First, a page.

Yves Nosbusch 




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The reaction of the markets to the US election

How should we interpret the reaction of the markets to the election of Donald Trump? The immediate reaction to the result was characterised by “risk off” behaviour with a fall in stock prices, US long-term interest rates and the dollar. However this initial trend, which was in all likelihood due to an increase in uncertainty, quickly reversed. Indeed, following Mr. Trump's acceptance speech, stock prices bounced back, US long-term interest rates rose substantially and the dollar strengthened. The rise in long-term interest rates was particularly pronounced, with the 10-year US Treasury yield climbing from 1.8% to 2.3% in a little over a week. What were the factors behind this sharp increase?


In the absence of precise information on any potential protectionist measures, the market was quick to focus on the new president's fiscal programme, an area in which the objectives seem rather clear. They suggest a large-scale fiscal stimulus with considerable investments in infrastructure and tax cuts for businesses as well as individuals.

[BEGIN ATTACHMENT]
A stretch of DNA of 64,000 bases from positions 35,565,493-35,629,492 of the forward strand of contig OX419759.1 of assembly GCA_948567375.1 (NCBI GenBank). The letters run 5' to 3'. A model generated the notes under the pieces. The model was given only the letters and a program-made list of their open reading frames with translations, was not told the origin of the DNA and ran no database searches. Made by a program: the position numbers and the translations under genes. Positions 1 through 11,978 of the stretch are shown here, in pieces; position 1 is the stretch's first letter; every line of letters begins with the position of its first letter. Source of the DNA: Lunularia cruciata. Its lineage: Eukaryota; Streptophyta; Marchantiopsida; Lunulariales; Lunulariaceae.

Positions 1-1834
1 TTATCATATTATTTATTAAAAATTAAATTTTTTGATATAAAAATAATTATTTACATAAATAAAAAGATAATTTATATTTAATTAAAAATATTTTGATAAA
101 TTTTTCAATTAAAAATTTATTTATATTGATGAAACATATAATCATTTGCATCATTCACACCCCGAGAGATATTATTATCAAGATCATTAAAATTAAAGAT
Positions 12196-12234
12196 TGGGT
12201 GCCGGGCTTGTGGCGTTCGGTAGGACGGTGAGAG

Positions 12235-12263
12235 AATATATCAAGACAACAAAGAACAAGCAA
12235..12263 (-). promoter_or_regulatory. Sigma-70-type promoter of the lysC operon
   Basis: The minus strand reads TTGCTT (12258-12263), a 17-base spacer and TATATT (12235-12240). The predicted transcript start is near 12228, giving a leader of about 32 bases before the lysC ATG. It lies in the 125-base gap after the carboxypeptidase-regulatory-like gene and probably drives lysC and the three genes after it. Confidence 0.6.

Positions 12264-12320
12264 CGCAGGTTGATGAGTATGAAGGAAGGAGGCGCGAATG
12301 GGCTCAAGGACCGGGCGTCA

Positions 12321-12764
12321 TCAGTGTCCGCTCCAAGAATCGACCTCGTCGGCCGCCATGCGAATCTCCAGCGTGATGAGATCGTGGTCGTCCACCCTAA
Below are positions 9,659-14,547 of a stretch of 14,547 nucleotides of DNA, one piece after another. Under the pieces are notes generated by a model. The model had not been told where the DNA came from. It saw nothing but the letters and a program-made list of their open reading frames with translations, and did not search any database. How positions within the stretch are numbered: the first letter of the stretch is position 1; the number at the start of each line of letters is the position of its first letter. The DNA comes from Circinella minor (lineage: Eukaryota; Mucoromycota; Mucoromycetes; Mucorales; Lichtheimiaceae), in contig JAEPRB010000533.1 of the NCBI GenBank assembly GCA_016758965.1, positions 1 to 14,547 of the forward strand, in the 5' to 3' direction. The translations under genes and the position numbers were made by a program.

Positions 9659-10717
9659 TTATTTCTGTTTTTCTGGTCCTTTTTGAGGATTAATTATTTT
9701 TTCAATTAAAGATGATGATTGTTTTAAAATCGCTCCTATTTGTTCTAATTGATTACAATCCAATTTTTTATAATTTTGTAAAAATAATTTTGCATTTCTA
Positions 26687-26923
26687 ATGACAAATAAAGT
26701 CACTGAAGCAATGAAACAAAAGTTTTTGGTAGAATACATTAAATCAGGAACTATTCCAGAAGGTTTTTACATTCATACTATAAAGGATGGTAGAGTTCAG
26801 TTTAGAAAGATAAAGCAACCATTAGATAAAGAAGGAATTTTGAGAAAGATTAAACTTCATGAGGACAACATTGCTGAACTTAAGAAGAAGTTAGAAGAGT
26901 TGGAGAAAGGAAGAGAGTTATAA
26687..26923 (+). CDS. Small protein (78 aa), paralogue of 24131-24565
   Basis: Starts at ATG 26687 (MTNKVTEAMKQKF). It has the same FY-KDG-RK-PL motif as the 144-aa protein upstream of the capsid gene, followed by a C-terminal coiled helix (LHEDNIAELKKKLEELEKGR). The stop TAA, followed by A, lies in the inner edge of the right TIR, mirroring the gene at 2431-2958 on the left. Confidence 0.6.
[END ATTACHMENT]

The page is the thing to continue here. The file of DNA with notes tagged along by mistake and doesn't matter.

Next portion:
What effects is this kind of fiscal stimulus likely to have? The US economy is currently close to full employment. In other words, if unemployment were to fall significantly below the current level of 4.9%, this should lead to an acceleration in wage inflation. The threshold below which such an acceleration in inflation would occur is referred to as the non-accelerating inflation rate of unemployment (NAIRU). According to Federal Reserve estimates, the NAIRU currently is somewhere between 4.7% and 5% in the United States. In such an environment, major fiscal stimulus, accompanied by a pick-up in short-term activity, could bring the unemployment rate down below the NAIRU, which should lead to an acceleration in inflation.


What would be the consequences for monetary policy? An acceleration in inflation would put more pressure on the Federal Reserve to raise its policy rates. This is the reason why market participants are now expecting a quicker pace of rate hikes than before the elections. In particular, the market now expects a rate hike at the December meeting.


The acceleration in inflation expected by the markets explains a large part of the increase in US long-term interest rates. However it is not the only explanation. By using part of national savings, a fiscal stimulus should also drive real rates upwards over time. In addition, the term premium has risen sharply since the election according to the estimates of the Federal Reserve. The term premium which compensates investors for the duration risk on long-term bonds increases with uncertainty. It is true that many questions remain unanswered, particularly with regards to potential protectionist measures and their possible effects on global trade.


Yves Nosbusch

Chief Economist

BGL BNP Paribas

Published in the LëPublished on paperjam.lu on 1 December 2016.